The old Bakery was also probably built at the turn of the century, and except for the period between 1943 and 1947, was used to provide bread for the island until 1977. The building originally had an old wood or charcoal oven, with doors and fittings that came from an early HMS Lord Nelson. Different ovens were provided over the years, but always in the same building. A lean-to annex at the seaward end of the building provided accommodation for three St Helenian men for many years. Between 1943 and 1947, and from 1977, the island's bread was baked at the American Base, a practice that still goes on today.

 

 

THE AFRICA STORE

This building is earlier than most others in the area. It is one of the store rooms for the old Naval canteen. Originally it had a cellar, although this has now been filled in. From 1925 this building housed a refrigerator for shop supplies.

 

 

NUMBER 9

The stone walls near the area give a rough idea where the building stood. It was the only two storey house in Georgetown; all other two storey buildings being messes or offices. The building was used, after the naval withdrawal, to house the ETC company manager, or Resident Magistrate. The building was demolished in 1971 after a new No. 9 was built. The nearby No.9b, was built by the ETC in 1927, and known as the Bishop's Annex. It was used to house visitors to the island, except of course the Governor, who stayed at Governor's Lodge on Cross Hill.

 

 

THE POLICE STATION

The Police Station was completed by 1899, and had been in use as such ever since. With the withdrawal of the Navy, the building housed two constables from St Helena who were to represent the law here on Ascension. It is reported however, that the constables only dealt with the ETC St Helenian personnel, with any infringements from the UK staff being dealt with by the company manager directly. The building has four jail cells underneath the living accommodation.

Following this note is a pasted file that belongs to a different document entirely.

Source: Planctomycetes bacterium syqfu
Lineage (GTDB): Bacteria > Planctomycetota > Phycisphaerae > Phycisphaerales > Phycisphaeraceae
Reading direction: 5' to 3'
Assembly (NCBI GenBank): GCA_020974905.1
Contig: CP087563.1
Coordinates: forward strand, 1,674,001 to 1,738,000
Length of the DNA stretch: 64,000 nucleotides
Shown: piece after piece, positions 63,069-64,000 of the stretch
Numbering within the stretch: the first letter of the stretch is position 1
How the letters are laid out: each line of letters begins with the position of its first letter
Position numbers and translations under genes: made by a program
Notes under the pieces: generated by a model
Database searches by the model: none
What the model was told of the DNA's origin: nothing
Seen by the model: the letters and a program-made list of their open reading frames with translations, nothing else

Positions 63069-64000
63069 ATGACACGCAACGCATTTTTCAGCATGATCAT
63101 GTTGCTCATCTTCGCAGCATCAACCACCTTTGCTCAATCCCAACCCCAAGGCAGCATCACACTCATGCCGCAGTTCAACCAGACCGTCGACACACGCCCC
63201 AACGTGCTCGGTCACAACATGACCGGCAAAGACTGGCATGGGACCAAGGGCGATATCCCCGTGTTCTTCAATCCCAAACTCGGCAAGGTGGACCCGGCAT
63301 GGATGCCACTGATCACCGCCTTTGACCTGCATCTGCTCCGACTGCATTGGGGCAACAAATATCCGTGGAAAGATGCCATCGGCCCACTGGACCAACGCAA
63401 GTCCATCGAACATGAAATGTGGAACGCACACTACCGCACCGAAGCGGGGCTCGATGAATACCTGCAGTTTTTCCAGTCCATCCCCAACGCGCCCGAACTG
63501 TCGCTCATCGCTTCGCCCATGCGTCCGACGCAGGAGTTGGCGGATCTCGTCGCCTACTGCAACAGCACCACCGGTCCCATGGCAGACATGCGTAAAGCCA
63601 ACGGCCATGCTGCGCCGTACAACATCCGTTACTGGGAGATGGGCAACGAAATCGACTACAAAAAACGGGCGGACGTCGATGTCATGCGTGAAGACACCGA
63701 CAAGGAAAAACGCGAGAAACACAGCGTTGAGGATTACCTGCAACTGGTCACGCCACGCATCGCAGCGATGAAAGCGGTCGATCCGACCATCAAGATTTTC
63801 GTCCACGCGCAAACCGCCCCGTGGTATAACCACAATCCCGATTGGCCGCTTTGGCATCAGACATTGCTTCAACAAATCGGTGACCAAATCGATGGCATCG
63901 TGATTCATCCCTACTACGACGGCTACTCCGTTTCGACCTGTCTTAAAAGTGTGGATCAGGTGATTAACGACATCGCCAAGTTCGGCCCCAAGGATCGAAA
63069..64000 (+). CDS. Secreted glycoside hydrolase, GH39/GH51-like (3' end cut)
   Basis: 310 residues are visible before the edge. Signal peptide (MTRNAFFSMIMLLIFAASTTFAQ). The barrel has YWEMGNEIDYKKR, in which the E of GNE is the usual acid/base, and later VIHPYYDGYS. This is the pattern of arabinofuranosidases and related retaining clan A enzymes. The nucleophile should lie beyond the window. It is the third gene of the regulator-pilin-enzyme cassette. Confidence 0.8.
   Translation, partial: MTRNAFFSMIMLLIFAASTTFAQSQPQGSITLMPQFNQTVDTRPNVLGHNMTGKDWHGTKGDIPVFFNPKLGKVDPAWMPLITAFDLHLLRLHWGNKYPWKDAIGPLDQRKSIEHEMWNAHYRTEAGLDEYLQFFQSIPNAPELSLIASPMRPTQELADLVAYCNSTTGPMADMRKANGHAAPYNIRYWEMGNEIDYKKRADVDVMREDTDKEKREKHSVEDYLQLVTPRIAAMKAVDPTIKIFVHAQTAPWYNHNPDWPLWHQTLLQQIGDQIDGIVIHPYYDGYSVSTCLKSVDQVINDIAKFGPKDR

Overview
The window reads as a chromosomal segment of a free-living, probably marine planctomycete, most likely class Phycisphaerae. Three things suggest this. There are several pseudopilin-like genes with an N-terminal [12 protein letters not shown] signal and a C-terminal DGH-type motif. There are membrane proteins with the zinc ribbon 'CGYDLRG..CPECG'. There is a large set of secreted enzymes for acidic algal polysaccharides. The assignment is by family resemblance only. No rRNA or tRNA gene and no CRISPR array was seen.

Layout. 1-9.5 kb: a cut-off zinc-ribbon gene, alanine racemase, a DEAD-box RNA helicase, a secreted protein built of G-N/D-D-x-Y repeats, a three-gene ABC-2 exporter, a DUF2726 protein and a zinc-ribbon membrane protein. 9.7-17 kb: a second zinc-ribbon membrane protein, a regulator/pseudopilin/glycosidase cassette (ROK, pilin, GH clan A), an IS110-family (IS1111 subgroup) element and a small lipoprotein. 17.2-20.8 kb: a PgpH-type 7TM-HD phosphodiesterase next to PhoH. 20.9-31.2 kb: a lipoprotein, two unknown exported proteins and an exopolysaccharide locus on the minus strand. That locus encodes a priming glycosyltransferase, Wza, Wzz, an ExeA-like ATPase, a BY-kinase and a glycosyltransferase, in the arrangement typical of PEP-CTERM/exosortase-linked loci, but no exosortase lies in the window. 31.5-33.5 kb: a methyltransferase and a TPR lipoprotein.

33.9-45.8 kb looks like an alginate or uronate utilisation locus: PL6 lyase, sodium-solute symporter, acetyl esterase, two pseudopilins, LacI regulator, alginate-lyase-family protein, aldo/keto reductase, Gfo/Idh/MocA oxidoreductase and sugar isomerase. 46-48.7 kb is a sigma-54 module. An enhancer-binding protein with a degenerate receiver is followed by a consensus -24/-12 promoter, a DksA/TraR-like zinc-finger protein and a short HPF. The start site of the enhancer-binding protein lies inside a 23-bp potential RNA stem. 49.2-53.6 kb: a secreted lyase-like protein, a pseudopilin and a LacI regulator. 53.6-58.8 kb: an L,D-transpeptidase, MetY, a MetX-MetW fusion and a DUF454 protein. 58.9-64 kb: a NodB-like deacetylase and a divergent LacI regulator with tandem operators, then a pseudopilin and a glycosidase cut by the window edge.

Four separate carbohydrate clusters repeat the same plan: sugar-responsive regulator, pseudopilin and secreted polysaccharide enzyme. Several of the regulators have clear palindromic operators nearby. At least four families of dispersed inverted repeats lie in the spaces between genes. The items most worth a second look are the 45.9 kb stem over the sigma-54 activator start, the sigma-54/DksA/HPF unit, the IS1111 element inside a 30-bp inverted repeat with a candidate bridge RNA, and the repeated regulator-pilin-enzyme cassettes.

THE ROCK SHOP

The Rock Shop was originally the Naval Canteen Kitchen. Probably built well before the turn of the century, it at one time contained a coal fired stove. Following the withdrawal of the Navy, it was used as a grain store by the ETC. It became the 2nd private shop on Ascension, the first being the Turtle Nest.

 

 

THE CHURCH

The first Naval chaplain came to the island in 1844, but it was not until 1861 that the church was actually consecrated. Divine Service had until this time been held on the verandah of the Marine Barracks. The cornerstone of the Church was laid in 1843 by Mrs. Dwyer, the wife of the Commandant. The main body of the Church was completed in 1847, and the consecration in 1861 was performed by the first Bishop of St Helena, with the graveyards being consecrated at the same time. The building was modernised in 1879/80, a chancel was added, and the altar placed on its present platform. There are a number of additions to the fittings of the church right up to 1905, when the Naval Chaplain was withdrawn. From 1905 services were taken by lay readers, but improvements continued to be made. Electric light was installed in 1924, and also in that year, the first choir was formed.

 

 

FORT BEDFORD

Fort Bedford was constructed between 1903 and 1906. It is the most modern of the three naval forts, and originally housed two six-inch guns. All of the forts were deactivated after WWI, and their guns removed. With the start of WWII, Fort Bedford was re-armed, by fitting two 5.5-inch guns from HMS Hood. (They had been removed from the Hood as part of a refit in Malta in 1934). The guns were used in anger in 1941, when a U-Boat, U-124 approached Ascension to try and create a diversion. The U-Boat carrying many survivors was, with other boats, returning to France, and hoped to convince the British that they were still active in the South Atlantic. Fort Bedford proved to be too accurate for comfort, and the boat was forced to crash dive. However, the tactics worked, and all the boats returned to France safely. The Fort remained active until 1953, when HMS Sparrow called to service the guns, and to remove any live ammunition.

 

 
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Last revised on the 1st of September 2002. For any comments or questions about the Society and its work, or this website, please e-mail us via this link in Ascension.